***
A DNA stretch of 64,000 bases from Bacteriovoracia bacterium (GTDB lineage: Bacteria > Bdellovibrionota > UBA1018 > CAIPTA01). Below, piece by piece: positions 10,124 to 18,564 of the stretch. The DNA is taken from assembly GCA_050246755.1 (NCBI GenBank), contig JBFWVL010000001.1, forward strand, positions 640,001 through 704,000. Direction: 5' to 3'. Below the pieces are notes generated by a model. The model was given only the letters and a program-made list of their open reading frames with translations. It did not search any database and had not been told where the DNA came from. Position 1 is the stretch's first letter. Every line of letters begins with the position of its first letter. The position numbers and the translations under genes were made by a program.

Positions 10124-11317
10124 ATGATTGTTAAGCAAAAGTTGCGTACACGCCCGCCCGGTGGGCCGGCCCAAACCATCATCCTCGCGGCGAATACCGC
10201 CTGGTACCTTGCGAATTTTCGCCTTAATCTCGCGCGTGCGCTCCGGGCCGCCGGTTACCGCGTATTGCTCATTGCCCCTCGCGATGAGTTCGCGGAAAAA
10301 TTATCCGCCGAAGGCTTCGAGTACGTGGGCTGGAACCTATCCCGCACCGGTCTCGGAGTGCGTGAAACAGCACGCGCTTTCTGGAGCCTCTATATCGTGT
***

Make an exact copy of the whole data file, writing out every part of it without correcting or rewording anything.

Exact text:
A DNA stretch of 64,000 bases from Bacteriovoracia bacterium (GTDB lineage: Bacteria > Bdellovibrionota > UBA1018 > CAIPTA01). Below, piece by piece: positions 10,124 to 18,564 of the stretch. The DNA is taken from assembly GCA_050246755.1 (NCBI GenBank), contig JBFWVL010000001.1, forward strand, positions 640,001 through 704,000. Direction: 5' to 3'. Below the pieces are notes generated by a model. The model was given only the letters and a program-made list of their open reading frames with translations. It did not search any database and had not been told where the DNA came from. Position 1 is the stretch's first letter. Every line of letters begins with the position of its first letter. The position numbers and the translations under genes were made by a program.

Positions 10124-11317
10124 ATGATTGTTAAGCAAAAGTTGCGTACACGCCCGCCCGGTGGGCCGGCCCAAACCATCATCCTCGCGGCGAATACCGC
10201 CTGGTACCTTGCGAATTTTCGCCTTAATCTCGCGCGTGCGCTCCGGGCCGCCGGTTACCGCGTATTGCTCATTGCCCCTCGCGATGAGTTCGCGGAAAAA
10301 TTATCCGCCGAAGGCTTCGAGTACGTGGGCTGGAACCTATCCCGCACCGGTCTCGGAGTGCGTGAAACAGCACGCGCTTTCTGGAGCCTCTATATCGTGT